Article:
Looks like we’re off.
The bride walks down the aisle to “A Thousand Years,” like they always do, and I stand in the back next to a relative with a fussing baby, waiting for the next music cue. When Eloise and Patrick walk back together past their guests, newly married, I see her smiling up at him with wet eyes.
It might just work out.
I take them to the right, away from the guest exit, and hold them as the bridal party joins us, letting Mar and Sarah set up everything for our fake wedding photos. Someone’s aunt tries to follow the bridal party and sneak in their private pictures, and I go off Eloise’s expression when I firmly tell her that this is a private area and no one but the bridal party is allowed. She sniffs at me and stomps away. I sense a strongly worded email coming.
I love postceremony onward. The hard parts are done, for me and for the happy couple, and the vendors are doing their thing at the next location. It’s basically corralling toddlers at this point, getting the bridal party from point A to point B. And when Mar is contracted as photographer, she doesn’t put up with wandering groomsmen or random family members hanging around. She has a magic touch with wedding parties, because she’s bubbly and engaged enough for the bridesmaids to feel endeared to her, but smoking hot enough for the groomsmen to listen to every word that comes out of her pouty mouth.
And like me, she doesn’t forget Rule #4—Don’t ever find yourself alone with a groomsman.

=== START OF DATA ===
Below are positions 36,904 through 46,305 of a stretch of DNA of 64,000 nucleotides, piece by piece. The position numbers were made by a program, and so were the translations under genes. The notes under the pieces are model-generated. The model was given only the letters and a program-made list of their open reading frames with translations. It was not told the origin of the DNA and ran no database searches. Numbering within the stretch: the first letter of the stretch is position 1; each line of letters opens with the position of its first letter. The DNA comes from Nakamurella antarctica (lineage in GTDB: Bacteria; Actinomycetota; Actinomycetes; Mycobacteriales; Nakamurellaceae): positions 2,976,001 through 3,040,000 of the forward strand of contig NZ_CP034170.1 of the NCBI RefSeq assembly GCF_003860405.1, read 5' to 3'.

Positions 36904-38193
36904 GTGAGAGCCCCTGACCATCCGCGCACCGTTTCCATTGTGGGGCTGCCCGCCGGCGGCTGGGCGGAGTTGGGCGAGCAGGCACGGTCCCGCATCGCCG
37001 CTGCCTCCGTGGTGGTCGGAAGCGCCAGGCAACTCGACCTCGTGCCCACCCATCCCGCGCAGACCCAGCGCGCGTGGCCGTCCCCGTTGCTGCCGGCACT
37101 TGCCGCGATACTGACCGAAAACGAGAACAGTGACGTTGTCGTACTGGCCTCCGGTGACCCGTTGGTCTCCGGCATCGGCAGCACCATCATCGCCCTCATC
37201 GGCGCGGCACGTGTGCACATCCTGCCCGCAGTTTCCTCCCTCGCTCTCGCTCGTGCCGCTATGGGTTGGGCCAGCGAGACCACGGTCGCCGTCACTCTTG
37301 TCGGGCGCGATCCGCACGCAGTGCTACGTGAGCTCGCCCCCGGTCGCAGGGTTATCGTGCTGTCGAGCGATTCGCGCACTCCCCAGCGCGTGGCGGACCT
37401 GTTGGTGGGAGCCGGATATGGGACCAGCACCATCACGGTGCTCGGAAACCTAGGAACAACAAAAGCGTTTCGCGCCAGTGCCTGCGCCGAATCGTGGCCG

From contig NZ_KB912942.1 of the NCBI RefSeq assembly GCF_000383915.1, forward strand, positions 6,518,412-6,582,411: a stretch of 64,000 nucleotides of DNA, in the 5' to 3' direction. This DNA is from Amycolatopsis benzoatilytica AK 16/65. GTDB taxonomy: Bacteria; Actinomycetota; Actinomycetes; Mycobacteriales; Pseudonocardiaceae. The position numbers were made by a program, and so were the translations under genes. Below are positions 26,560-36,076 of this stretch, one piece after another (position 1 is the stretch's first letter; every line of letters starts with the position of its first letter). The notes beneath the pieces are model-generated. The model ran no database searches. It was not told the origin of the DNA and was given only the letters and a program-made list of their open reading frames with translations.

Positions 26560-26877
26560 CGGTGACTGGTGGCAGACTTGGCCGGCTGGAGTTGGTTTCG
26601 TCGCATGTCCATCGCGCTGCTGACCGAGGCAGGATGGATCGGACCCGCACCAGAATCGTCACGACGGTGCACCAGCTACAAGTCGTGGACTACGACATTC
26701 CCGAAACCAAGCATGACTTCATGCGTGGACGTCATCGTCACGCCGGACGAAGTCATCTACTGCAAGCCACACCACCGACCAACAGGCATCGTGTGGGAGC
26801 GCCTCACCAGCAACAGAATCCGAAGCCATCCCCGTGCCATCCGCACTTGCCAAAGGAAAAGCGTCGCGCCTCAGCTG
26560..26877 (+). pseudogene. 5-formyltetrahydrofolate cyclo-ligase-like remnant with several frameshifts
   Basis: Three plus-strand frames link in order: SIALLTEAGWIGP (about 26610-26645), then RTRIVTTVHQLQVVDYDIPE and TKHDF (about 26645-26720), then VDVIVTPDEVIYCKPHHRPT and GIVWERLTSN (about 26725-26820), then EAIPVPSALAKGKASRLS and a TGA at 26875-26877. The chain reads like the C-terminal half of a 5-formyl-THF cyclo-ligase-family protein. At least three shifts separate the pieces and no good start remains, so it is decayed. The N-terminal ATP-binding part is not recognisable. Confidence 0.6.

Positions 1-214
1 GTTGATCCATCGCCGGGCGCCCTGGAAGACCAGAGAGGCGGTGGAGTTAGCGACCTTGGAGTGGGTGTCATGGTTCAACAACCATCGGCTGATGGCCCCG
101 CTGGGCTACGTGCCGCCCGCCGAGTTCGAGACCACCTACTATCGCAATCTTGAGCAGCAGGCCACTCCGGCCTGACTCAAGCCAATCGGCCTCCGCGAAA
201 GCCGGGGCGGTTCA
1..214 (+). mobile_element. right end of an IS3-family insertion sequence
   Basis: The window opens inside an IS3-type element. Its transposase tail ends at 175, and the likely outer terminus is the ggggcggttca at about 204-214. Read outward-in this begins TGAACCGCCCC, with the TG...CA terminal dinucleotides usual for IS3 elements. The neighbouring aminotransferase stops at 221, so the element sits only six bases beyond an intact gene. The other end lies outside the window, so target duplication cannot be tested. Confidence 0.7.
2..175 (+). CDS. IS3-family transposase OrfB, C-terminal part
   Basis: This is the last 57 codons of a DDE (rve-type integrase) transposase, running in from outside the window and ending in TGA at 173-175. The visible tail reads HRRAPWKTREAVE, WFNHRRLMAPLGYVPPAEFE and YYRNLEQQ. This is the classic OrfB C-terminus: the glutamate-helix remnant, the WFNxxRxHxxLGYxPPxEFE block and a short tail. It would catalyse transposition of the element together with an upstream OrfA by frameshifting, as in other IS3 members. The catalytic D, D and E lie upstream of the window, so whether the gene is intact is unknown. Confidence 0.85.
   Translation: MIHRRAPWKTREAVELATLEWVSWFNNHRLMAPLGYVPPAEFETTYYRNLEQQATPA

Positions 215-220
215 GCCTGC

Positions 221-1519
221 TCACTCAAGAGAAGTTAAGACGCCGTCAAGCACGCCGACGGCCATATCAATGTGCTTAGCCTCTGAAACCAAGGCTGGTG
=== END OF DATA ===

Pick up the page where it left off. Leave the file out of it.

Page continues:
It’s cake once we’re at the reception hall. Jake is hopped up like a junkie by the time I walk in, talking a mile a minute. He’s folding napkins into shapes that almost look right, telling me that the delivery guy was very apologetic.
Not good enough. Linens and Love is not going into my Rolodex. (Yes, I have a literal Rolodex. It’s from the fifties and it’s adorable.)
I finish the napkins with him, redoing the ones he’s fumbled, and then the guests are arriving.
What I miss most about working with a huge wedding planning company is that I used to be able to peace out as soon as the cake was cut. When I was with Whitney Harrison Weddings, they were always able to hire three Jakes to be there for setup and breakdown. Now that I’m doing my own thing, it’s me at dawn and me at dusk. One day I’ll get there. One day I’ll be doing three weddings per Saturday and two per Sunday, like Whitney. But as is, I can only do one per day, and I have to book smaller packages on Sundays because I will be completely unavailable the day before their ceremony.
What I really need is a feature article from Martha Stewart or TheKnot.com, like Whitney had in her twenties. She was thrust into the spotlight with the wedding of the mayor’s daughter and single-handedly put Sacramento on the map for the wedding industry. By the time I was working for her, she was twenty-five years into her career and had San Francisco connections to boot. She hardly ever showed up on the day of, unless it was a widely publicized wedding.